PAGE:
A top New Zealand banking boss cautions that rapidly rising house prices in Hawke's Bay are a brake on the region's thriving economy - meaning it "won't get much better".
Speaking to Hawke's Bay Today Westpac NZ chief executive David McLean said the region's rising house prices were "not healthy" for a balanced economy.
"It creates distortions. One of the things in New Zealand is it makes it hard for people on lower incomes to work where the jobs are. Auckland is the worst case but you are starting to see that in Hawke's Bay also."
Most importantly, for businesses, it meant savings were being put largely into the housing market.
"What it means is that all the money is being locked up in housing, whereas if they put savings into the sharemarket or a managed fund that money then gets recycled, and businesses that need capital get access to it. So, from my point of view it's quite a fundamental barrier to growth in the economy.
"The Hawke's Bay, which is a really innovative region with really well-performing industry sectors, is a prime example of that."
McLean said the business cycle in the region was now "peaking".
"Peaking just means it's not going to get much better than this - but we don't see any sudden decline."
However, with the local economy showing "positive signs", the bank was "putting its money were our mouth is" and bringing back its Business Growth Grants programme to provide accepted applicants with mentoring, cash grants for investment and a chance to go on a business retreat in Hawaii.
"We're really to keen to help small business break through into success."
Hawke's Bay businesses were urged to apply.
McLean was responding to results of Westpac's new "Grow NZ" Report that showed nearly one in two businesses in Taranaki/Hawke's Bay/Gisborne said they had seen positive growth in recent years – the highest result nationally in more than 1200 business leaders across New Zealand surveyed on mood and intent.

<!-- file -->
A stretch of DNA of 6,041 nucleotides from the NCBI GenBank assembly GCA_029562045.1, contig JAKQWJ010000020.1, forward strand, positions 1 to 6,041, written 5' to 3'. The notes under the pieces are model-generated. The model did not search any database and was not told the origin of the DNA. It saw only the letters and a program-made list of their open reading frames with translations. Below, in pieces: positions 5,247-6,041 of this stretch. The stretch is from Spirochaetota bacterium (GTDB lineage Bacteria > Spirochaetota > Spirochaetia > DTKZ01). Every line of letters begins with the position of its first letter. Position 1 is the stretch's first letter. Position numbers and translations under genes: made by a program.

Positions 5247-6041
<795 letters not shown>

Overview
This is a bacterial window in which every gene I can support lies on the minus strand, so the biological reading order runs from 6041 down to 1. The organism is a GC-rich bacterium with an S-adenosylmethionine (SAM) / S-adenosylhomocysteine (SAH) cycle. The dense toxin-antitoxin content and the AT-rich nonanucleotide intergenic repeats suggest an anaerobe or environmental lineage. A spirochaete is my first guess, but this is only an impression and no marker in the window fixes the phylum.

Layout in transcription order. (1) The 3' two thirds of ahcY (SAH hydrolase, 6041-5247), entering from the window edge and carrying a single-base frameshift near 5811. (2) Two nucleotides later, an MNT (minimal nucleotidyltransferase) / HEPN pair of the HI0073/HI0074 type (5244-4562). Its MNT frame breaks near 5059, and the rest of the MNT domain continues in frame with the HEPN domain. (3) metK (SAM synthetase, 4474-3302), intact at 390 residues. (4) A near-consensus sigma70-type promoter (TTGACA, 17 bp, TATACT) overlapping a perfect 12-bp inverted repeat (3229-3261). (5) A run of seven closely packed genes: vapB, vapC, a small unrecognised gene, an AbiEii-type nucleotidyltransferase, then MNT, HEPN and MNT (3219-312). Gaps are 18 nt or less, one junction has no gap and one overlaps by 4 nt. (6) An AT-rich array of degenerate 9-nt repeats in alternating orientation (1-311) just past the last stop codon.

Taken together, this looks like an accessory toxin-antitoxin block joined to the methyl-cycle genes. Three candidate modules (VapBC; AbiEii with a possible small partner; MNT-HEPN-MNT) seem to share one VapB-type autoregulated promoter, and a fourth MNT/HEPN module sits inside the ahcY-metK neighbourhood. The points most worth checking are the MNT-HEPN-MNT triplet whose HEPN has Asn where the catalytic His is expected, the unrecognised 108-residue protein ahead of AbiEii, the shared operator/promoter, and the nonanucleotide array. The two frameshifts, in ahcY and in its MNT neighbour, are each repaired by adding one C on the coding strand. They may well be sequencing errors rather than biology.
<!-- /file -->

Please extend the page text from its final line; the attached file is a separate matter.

In Taranaki/Hawke's Bay/Gisborne, 49 per cent of business leaders said they had experienced positive growth, the highest result in any region surveyed. The national average was 35 per cent.
In Taranaki/Hawke's Bay/Gisborne, 38 per cent of survey respondents said they planned to expand in the next few years, the highest proportion in any region. The national average was 31 per cent.
"The biggest issues in the region were transport, No 1, skills and education, particularly finding workers with the skills and education needed, and then third, housing.
"I think in the Bay we have seen quite an influx of population and house prices rising. It's correlated a little bit to labour, in the sense that people say it's hard to find workers and workers find it hard to find accommodation."
Hawke's Bay Chamber of Commerce chief executive Wayne Walford said the report as a whole revealed there were "great opportunities" still ahead for the region.
"Young Entrepreneurs and SMEs are challenged by a lack of capital for development in skills and things like technology. Larger businesses that have access to capital for R&D are challenged with finding skilled team members but over all they want a work life balance, something Hawke's Bay offers in spades.
"This clearly has to be our biggest marketing opportunity once we get the water infrastructure right."
Walford pointed out that younger people did not see the uncertainty that older respondents did.
Napier MP and Minister for Small Business Stuart Nash said the survey confirmed anecdotal feedback he was getting, especially from small businesses.
"People are paying their bills and hiring is robust. There is a combination of other factors giving new impetus to economic development in the region.
"The big-ticket item, the billion-dollar-per-annum Provincial Growth Fund, will continue its rollout.
"In my portfolio, Small Business, we secured more funding in the Budget for encouraging the development of e-invoicing. This practice benefits businesses through faster payments and fewer transaction costs. Fewer invoicing errors help deliver better productivity and increases cash flow certainty.
"I am also pushing for large businesses to ensure they do not disadvantage small businesses through excessive payment terms.
"The forecasts for economic growth are around 3 per cent per annum on average over the next four years. The outlook for the economy is hugely positive."